Tips to Having a Great Yoga Workout

Today, you can find yoga practitioners nearly everywhere you go, and for good reason. Yoga provides an excellent work out without being intimidating to a beginner the way that weight lifting or cycling can. It appeals to both the stay at home mom looking to ease her way back into the fitness world and the experienced athlete seeking a way to stay flexible and limber. No matter what your motive, there are a few things to keep in mind to ensure that your yoga experience is a positive and productive one.

Before you sign up for your first yoga class or purchase your first yoga DVD, you need to decide what type of yoga class will best suit your needs. Many first-timers assume that yoga is yoga and that is doesn’t really matter what kind you sign up for. For example, if you are not a fan of heat or sweating, it would be a big mistake to sign up for a Bikram yoga class.

Bikram yoga, also known as hot yoga, combines a series of challenging asanas (traditional yoga poses) performed in quick succession in a sauna-like environment. The purpose of Bikram yoga is to sweat as much as possible so as to cleanse the body. While many people find Bikram yoga to be quite agreeable, it is probably not the best choice for a person’s first introduction to the world of yoga.
Take your time and do your research before signing up for your first yoga class.

No matter what form of yoga you ultimately choose to pursue, consider selecting a beginner course to start off with. Yoga may seem simple enough to someone who has never done it, but many of the poses can be quite strenuous and require a certain degree of physical strength and flexibility before they can be performed properly. In any case, it is better to start in a class that is to easy for you and have to move up than it is to take a class that is too advanced and end up discouraged, or worse, injured.

Alright, so let’s say that you have signed up for your first class. Good for you! Unlike sports that require multiple pieces of equipment, yoga requires only a few.
You will need to purchase well-fitting, comfortable clothes and a mat.

The outfit that you wear to your first yoga class does not need to be fancy or match a worldly vision of what a yoga practitioner looks like. Instead, focus on choosing clothing that wicks away moisture, such as cotton, linen, or specialized sport materials. They should hug your body snugly, but not feel tight or restrictive.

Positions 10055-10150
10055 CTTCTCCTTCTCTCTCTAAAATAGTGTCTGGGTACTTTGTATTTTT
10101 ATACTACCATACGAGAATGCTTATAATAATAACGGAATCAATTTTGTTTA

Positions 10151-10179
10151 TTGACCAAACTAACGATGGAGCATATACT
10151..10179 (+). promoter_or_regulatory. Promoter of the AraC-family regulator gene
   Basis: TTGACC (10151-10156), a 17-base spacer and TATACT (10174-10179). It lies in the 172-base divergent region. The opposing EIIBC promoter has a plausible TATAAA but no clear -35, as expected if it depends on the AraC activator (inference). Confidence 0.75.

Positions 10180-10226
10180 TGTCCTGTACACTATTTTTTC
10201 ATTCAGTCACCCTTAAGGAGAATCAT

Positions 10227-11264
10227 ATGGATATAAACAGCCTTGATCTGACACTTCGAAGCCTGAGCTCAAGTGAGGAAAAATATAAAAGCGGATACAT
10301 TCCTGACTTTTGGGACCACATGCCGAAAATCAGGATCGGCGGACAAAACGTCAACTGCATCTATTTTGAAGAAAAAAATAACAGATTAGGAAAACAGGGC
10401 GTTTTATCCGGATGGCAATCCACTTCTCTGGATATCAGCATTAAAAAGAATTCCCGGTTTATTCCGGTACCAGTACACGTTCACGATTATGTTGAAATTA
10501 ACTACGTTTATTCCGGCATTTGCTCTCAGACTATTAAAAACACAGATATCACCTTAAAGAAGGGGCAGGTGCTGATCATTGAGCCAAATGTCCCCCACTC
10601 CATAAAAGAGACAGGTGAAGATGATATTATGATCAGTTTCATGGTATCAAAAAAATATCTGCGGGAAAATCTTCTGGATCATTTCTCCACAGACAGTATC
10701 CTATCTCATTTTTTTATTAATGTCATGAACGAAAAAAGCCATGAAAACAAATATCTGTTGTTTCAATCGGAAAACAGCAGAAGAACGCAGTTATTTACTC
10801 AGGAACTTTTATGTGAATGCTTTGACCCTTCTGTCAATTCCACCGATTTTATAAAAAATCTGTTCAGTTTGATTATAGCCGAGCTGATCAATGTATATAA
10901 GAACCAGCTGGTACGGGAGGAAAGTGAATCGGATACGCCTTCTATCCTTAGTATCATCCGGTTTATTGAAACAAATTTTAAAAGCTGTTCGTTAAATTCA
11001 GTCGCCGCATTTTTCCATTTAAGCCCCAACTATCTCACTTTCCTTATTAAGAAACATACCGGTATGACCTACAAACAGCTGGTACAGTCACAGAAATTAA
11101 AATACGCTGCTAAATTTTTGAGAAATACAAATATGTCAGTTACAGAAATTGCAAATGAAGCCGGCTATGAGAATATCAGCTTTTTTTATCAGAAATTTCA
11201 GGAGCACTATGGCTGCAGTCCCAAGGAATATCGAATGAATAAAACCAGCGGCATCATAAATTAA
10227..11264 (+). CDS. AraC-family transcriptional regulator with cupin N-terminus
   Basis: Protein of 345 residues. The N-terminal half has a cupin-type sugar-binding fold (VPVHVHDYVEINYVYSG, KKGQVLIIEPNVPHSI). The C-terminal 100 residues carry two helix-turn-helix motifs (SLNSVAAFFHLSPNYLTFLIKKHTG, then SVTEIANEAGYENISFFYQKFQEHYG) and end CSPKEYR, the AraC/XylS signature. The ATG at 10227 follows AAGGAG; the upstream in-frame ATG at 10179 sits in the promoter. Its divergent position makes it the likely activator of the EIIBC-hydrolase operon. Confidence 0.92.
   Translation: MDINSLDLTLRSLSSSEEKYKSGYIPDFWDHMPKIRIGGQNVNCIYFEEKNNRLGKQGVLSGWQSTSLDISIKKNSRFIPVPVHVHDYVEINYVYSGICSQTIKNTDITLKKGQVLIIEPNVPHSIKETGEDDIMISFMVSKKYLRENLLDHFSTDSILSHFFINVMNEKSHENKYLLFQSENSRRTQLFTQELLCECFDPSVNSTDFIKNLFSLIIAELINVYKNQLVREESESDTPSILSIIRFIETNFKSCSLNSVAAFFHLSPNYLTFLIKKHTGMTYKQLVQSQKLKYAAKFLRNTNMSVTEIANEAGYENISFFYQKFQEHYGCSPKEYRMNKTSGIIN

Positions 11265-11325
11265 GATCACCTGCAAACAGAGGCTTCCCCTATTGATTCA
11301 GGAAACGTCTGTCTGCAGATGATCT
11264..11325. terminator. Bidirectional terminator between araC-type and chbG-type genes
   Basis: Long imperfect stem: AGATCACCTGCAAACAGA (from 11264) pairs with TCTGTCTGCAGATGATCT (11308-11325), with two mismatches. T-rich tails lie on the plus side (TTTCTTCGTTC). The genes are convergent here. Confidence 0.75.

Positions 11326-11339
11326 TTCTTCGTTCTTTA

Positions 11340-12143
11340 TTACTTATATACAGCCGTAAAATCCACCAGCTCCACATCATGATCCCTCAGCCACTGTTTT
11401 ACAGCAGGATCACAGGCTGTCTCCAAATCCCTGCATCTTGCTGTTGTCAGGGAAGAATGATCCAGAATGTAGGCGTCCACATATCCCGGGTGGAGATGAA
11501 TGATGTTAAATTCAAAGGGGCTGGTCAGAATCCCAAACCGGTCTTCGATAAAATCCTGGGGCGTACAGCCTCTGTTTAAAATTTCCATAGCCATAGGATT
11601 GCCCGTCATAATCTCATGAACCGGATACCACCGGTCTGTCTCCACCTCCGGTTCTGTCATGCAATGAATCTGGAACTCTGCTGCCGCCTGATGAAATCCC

Pants or shorts are both acceptable, depending on what you feel most comfortable in, and should stay put relatively well while you are in motion. Bunching or gaping of fabric can be uncomfortable for you and distracting to your fellow practitioners.

In regards to a mat, there is no “right” choice. Mats come in a dazzling array of options with choices running the gamut from natural, woolen mats to the ever popular, colorful, neoprene mats, with many more in between. Choose what you find most attractive and what works best for you. If you have sore wrists or sensitive joints, pick a thick mat that will provide you with the cushion that you need.

Many gyms and yoga schools have extra mats available for students to borrow. If offered, using one of these mats for your first several classes can be a good idea. It will give you time to decide if you want to stick with yoga, and also help you decide what mat works best for you.

As with any work out, warming up is required before you begin the real yoga work out. Your instructor may begin class with a series of slowly building exercises. These sequences may seem too easy or redundant for the beginner yoga student, but they are done for a reason. The instructor is leads the classes through a group warm up to ensure that every student’s body is limbered up and prepared to take part in the exercises to come.

Trust that your instructor knows what he or she is doing and only has their students’ best interest at heart. Listen to your instructor’s voice, and follow along with their movements to the best of your abilities. Do not get upset if you have difficulties with any particular pose. You will continue to get better with practice.

Remember, yoga is a time for you. Take deep, even breaths and focus on the task at hand. Do not allow outside stressors or negative thoughts to invade your mind. You will have time to deal with them later. For an hour there is only your mind and your body, nothing else matters. For people who are accustomed to rushing around and taking care of others, this time to yourself may at first seem irresponsible and self-indulgent. It’s okay if you feel this way.

Bear in mind that it is just as important to care for yourself as it is to care for others. If you never take the time to care for yourself, you will become rundown and burned out. You will not be able to give others your very best unless you first take care of yourself. Enjoy this special time, and emerge renewed and ready to take on anything that may come your way. Namaste!